No further talks between Western Forest Products and striking United Steelworkers Local 1-1937 workers are scheduled after talks broke down over the weekend. Pictured here, workers during a rally in Nanaimo Nov. 6, 2019. (News Bulletin file)

Talks between Western Forest Products and union break down

No more negotiations imminent between United Steelworkers 1-1937 and company

Western Forest Products and workers on Vancouver Island remain deadlocked in a labour dispute after talks broke down this past weekend.

Members of United Steelworkers Local 1-1937 have been on strike since July 1 and according to separate press releases, the union and Western took part in 14 hours of negotiations this past weekend, with assistance from mediators Vince Ready and Amanda Rogers. An offer was tabled by the company, but the union rejected it outright and there will be no discussions scheduled in the foreseeable future.

In a press release issued Monday, Don Demens, Western’s president and CEO, said the company offered a five-year deal, which included a $2,000 signing bonus and wage increases of two per cent for the first four years and 2.5 per cent in the fifth year. According to Demens, the company previously dropped pension plan alternatives that USW 1-1937 opposed, and further, took all remaining proposals the union had contention with off the table, including the modernizing agreements dating back to 1986, which would “support future employment.” The offer from Western is in line with other forestry industry collective bargaining agreements and provides “certainty” for stakeholders, the press release said.

RELATED: Striking WFP union workers rally in Nanaimo

RELATED: Western Forest Products’ Island workers on strike

In a bargaining update released Monday, the union referred to the company’s offer as a “bare-bones proposal” and said it doesn’t address issues such as “appropriate wages” as USW 1-1937 says its last proposal was for four years and included increases of three per cent the first two years, followed by increases of 2.5 per cent the following two.

Brian Butler, USW 1-1937 president, told Black Press that Ready and Rogers had been helping the process and progress was being made.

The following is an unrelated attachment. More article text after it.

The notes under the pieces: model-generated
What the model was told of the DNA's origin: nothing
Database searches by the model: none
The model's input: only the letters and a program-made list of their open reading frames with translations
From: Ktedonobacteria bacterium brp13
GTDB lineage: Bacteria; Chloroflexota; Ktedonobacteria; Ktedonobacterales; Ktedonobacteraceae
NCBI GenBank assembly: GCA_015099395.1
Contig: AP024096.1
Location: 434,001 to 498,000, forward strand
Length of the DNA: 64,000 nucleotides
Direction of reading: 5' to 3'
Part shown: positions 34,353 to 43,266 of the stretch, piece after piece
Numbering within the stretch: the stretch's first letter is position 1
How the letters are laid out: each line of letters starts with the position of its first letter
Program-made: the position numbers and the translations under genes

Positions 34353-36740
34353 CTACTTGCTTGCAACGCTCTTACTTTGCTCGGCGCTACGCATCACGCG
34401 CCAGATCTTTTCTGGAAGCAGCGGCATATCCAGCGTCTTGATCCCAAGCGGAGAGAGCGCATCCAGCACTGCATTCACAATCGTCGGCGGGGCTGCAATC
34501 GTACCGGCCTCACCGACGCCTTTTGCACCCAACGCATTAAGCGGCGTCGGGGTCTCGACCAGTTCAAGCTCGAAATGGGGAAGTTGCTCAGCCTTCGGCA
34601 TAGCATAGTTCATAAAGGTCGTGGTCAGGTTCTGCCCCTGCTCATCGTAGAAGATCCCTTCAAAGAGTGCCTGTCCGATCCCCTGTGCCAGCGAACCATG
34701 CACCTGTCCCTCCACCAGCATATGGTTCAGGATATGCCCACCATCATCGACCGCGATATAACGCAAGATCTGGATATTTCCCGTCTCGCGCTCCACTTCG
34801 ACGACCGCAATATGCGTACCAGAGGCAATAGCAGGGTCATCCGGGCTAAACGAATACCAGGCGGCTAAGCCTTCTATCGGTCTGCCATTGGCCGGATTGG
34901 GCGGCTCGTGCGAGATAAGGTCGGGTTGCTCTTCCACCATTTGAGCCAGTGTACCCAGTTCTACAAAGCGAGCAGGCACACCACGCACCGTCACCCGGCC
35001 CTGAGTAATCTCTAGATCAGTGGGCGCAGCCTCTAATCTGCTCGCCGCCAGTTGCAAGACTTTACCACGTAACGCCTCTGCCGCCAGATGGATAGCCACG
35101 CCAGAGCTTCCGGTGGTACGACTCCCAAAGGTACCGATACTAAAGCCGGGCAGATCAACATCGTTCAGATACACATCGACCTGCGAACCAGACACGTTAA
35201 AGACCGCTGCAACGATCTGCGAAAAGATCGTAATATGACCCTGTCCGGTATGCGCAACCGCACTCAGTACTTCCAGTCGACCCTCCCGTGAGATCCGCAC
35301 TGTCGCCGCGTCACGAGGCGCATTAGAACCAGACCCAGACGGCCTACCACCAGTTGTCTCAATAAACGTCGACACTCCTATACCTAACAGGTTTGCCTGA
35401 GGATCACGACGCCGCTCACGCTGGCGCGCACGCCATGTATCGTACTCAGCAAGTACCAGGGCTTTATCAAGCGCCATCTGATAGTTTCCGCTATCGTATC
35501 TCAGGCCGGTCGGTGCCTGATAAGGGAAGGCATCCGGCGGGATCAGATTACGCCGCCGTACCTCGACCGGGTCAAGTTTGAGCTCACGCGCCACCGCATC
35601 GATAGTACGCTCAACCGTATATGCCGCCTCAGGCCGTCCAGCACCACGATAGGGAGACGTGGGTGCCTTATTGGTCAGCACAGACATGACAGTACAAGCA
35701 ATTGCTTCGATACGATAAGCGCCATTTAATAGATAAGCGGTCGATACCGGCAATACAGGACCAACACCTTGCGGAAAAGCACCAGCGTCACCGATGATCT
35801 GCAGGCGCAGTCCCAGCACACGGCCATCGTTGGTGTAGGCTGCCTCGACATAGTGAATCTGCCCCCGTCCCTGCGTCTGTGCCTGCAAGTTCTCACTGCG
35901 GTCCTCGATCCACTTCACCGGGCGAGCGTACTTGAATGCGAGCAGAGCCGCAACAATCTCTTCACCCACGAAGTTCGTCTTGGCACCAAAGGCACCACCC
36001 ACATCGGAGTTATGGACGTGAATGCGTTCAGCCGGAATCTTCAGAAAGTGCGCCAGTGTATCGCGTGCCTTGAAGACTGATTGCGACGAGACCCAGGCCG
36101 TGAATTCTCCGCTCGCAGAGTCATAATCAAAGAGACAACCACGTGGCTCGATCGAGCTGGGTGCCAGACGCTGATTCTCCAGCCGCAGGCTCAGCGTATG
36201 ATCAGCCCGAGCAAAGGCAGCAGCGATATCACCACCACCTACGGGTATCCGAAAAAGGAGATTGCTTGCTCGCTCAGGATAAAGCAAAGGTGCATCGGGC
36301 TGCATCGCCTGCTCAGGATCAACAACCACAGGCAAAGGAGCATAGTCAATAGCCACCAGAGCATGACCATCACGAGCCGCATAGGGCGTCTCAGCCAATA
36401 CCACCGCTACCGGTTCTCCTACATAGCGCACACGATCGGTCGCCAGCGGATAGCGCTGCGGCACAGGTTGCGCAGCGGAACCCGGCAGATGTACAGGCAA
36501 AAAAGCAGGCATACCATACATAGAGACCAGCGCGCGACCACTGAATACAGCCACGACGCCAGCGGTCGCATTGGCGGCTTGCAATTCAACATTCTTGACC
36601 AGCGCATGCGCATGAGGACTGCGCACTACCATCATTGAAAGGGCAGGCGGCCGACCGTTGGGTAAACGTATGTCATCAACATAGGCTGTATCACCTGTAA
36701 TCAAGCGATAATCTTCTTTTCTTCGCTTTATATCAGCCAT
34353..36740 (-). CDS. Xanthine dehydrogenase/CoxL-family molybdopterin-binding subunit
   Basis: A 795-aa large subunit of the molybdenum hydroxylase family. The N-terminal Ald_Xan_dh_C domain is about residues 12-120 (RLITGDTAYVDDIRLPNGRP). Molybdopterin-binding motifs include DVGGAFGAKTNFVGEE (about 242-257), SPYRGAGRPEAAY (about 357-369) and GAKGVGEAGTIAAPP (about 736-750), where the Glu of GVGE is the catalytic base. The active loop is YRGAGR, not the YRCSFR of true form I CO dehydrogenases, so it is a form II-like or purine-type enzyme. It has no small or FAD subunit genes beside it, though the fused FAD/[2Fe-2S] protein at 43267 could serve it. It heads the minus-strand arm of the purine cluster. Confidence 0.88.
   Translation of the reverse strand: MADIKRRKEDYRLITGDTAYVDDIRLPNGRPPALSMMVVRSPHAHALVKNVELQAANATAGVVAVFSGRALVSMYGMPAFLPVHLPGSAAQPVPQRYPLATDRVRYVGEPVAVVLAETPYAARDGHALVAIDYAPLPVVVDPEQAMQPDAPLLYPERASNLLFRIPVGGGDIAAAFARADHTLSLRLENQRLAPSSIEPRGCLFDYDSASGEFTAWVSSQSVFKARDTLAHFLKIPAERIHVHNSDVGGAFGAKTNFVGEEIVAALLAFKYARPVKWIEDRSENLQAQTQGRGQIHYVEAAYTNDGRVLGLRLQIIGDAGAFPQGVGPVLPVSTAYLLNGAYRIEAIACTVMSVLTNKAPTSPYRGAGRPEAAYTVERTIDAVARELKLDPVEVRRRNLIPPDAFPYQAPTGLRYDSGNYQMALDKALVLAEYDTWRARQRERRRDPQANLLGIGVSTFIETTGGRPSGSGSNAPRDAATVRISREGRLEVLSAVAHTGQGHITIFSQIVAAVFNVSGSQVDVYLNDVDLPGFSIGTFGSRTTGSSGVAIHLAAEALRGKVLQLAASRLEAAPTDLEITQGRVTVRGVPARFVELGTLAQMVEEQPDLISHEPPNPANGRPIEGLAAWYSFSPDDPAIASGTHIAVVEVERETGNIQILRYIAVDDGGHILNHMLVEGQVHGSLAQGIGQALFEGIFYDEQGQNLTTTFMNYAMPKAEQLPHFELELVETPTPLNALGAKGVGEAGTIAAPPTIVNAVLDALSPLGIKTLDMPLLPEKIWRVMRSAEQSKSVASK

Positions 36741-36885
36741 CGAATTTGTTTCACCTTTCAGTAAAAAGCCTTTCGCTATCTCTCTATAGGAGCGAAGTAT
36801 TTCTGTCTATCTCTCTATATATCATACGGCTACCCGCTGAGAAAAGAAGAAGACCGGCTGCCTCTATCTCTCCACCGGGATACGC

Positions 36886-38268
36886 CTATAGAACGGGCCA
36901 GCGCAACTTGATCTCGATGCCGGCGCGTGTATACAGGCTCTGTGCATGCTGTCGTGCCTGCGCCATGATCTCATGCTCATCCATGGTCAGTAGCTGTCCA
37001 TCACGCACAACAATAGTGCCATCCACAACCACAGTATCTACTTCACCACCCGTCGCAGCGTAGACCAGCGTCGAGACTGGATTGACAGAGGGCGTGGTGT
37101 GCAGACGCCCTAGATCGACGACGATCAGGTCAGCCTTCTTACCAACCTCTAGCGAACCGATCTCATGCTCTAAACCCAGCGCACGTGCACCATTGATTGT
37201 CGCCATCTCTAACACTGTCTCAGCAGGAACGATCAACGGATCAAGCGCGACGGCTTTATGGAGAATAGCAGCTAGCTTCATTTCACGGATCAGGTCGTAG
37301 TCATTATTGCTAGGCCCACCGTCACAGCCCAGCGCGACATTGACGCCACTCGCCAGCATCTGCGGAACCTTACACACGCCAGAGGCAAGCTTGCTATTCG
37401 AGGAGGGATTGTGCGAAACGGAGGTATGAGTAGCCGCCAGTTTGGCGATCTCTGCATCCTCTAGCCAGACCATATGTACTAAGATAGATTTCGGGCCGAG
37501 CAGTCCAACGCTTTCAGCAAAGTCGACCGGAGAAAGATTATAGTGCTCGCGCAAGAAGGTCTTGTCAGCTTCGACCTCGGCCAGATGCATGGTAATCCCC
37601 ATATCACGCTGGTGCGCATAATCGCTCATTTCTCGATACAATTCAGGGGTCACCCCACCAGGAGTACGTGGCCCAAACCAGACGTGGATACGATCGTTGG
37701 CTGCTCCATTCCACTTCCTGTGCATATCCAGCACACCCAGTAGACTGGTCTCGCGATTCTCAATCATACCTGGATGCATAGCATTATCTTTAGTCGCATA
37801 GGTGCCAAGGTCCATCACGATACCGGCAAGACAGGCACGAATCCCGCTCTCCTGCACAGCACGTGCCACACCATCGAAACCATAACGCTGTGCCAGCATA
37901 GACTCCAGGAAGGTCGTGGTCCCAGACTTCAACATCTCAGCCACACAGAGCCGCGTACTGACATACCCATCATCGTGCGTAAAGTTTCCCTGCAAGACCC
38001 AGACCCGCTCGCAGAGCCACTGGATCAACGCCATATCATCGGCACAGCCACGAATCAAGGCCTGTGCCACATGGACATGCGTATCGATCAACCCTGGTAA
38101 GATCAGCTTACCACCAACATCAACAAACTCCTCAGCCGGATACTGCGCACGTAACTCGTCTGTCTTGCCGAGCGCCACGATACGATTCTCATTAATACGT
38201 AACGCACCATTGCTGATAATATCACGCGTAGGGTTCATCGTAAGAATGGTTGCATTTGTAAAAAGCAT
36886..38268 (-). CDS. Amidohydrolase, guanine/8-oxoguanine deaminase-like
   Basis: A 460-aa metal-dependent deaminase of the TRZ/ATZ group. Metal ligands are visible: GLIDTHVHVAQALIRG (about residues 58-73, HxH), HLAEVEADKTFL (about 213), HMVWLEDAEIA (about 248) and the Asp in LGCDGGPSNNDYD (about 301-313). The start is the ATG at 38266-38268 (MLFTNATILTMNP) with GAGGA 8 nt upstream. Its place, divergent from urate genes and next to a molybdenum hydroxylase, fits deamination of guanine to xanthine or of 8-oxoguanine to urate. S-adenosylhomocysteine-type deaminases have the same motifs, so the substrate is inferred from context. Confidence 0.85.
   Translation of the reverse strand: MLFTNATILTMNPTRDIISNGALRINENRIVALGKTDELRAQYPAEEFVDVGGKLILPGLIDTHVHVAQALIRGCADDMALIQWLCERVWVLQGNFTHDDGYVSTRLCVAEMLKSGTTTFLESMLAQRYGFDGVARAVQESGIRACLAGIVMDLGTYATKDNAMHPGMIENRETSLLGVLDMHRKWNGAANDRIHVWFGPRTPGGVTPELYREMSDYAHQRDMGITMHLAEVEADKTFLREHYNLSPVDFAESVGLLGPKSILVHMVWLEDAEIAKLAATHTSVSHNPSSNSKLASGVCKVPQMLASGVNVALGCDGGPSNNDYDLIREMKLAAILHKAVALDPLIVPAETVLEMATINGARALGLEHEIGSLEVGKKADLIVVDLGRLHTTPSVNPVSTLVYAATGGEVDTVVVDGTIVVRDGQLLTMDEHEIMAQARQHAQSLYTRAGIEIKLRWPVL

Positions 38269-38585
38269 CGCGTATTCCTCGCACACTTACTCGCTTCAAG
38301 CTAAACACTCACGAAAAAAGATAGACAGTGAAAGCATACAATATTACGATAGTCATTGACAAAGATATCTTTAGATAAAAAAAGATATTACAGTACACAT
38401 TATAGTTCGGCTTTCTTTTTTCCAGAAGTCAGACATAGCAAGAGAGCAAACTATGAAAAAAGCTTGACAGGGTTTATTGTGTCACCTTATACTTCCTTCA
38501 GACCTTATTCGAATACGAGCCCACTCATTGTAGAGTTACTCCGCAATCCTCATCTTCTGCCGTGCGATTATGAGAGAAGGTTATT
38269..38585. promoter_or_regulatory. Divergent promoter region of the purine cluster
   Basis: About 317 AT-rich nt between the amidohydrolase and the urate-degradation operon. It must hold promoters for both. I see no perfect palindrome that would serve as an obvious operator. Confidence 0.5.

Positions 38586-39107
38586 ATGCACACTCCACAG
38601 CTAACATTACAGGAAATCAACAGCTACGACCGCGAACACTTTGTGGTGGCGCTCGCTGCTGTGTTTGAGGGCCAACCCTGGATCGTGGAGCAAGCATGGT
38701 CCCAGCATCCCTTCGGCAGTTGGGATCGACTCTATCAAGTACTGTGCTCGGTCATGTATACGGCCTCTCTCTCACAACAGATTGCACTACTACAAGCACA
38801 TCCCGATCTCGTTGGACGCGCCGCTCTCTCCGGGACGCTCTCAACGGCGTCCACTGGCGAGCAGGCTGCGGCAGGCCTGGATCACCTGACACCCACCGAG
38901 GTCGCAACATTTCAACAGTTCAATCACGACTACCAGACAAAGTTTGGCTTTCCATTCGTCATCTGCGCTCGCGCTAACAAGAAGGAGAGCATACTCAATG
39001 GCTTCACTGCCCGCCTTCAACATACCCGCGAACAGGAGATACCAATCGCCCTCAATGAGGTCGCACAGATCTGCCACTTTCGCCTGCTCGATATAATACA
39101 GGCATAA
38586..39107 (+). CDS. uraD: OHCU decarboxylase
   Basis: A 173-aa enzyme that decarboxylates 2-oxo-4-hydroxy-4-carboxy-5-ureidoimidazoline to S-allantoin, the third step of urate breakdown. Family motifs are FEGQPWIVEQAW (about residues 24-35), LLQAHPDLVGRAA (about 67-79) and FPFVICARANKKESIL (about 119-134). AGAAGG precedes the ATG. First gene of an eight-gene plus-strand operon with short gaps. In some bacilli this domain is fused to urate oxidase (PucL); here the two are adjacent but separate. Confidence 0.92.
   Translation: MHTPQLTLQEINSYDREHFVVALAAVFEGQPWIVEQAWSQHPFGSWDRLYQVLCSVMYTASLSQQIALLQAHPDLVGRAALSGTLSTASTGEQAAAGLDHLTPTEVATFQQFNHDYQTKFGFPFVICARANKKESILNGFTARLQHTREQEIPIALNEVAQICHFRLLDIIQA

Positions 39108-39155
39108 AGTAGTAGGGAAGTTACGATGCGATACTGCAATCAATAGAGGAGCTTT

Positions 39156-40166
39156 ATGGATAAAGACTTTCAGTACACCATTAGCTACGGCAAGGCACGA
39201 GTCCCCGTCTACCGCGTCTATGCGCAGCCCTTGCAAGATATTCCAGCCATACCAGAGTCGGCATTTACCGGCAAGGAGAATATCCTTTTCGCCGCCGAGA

“Through the whole process, both sides have made changes to their bargaining positions, so we’re at a time when we’re still apart on wages, term and other benefits, but a couple of key sticking points have been their refusal to deal with our other issues related to the unsafe alternate shifts our members face on a daily basis, as well as their drug and alcohol policy, which is more designed around discriminating and targeting workers than it is on getting help for anybody with a real addiction issue,” said Butler.

He said the union is ready to get back to the bargaining table.

When asked about what it would take to get back to the table, Western Forest Products said it could only refer the News Bulletin to what was in the press release at this time.

MORE: Read the official statements from the union and the company here



reporter@nanaimobulletin.com

Like us on Facebook and follow us on Twitter

Just Posted

Campaign aims to raise $50K for young family of deceased Vancouver Island skydiver

James Smith, 34, died July 5 following incident in Nanoose Bay

Cowichan rallying around family after rare disorder leaves teen partially paralyzed

Sammy Dubois, 14, disgnosed with rare neurological disorder

Missing Port Alberni man found deceased

47-year-old had been missing since late June: RCMP

TV star’s family selling Vancouver Island Beach Resort

You can own Jason Priestley’s Terrace Beach Resort in Ucluelet for less than $5 million

B.C. appeals judge’s decision to leave three clubhouses in Hells Angels hands

The province has filed two notices of appeal related to the B.C. Supreme Court decision

VIDEO: Victoria’s Raging Grannies call for end to public funding of for-profit senior homes

Organizer says COVID-19 has made senior home issues more apparent

Sooke Crisis Centre closes doors

Services previously offered to be dispersed throughout community support groups

Canadian policing organization calls for decriminalization of simple illicit drug possession

Canadian Association of Chiefs of Police want policing focus of opioid crisis to be replaced with a health one

Survey, hotline launched amid probe into racist blood-alcohol guessing game at B.C. hospital

Mary Ellen Turpel-Lafond has been appointed to lead an investigation by Health Minister Adrian Dix

RCMP disarm man experiencing mental health crisis in Campbell River

Man pulled a knife on officers and then held it to his own throat expressing a desire to die

Saanich police identify suspect in Brydon Park assault

No charges sworn, no arrest made as of July 9

Jamie Bacon pleads guilty to charge in Surrey Six case

The plea brings an end to a complex legal case that has spanned more than a decade

17-year-old girl from Nanaimo reported missing

RCMP asking for help finding Trisha Harry

Filing deadline in RCMP sexual-harassment class-action extended due to COVID-19

Plaintiffs now have until January 2021 to submit claims for up to $222,000

Most Read